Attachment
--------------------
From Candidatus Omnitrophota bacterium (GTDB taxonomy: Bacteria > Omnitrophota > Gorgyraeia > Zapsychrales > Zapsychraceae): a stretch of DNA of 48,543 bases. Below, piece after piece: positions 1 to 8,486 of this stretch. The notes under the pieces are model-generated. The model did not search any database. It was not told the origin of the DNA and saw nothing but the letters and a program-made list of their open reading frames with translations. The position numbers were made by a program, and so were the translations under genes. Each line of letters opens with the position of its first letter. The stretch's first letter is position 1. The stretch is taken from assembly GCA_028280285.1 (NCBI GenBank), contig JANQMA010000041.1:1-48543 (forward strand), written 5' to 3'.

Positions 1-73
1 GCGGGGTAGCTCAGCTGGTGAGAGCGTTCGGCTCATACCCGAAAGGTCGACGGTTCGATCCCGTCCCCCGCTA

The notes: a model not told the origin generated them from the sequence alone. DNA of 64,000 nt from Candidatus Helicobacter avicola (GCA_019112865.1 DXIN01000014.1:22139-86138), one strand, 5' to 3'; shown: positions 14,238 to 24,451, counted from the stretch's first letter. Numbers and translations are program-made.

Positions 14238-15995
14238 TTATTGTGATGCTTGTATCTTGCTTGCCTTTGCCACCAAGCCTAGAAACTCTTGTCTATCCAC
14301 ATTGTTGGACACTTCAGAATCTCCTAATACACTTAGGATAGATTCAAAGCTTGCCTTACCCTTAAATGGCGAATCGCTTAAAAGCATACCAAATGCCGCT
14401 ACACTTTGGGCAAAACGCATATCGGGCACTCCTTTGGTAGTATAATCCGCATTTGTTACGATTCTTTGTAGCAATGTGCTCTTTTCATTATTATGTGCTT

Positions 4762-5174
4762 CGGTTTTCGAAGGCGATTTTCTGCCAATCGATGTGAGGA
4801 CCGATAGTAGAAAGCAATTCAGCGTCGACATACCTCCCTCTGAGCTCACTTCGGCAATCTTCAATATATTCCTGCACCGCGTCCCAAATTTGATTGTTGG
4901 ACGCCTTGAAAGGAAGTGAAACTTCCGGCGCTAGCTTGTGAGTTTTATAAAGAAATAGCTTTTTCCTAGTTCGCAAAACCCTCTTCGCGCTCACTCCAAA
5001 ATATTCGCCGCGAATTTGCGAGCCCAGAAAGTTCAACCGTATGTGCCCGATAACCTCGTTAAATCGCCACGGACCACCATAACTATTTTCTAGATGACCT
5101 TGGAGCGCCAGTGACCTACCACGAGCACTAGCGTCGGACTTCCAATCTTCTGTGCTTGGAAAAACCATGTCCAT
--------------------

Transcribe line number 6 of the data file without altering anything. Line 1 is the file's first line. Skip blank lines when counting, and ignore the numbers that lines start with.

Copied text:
14238 TTATTGTGATGCTTGTATCTTGCTTGCCTTTGCCACCAAGCCTAGAAACTCTTGTCTATCCAC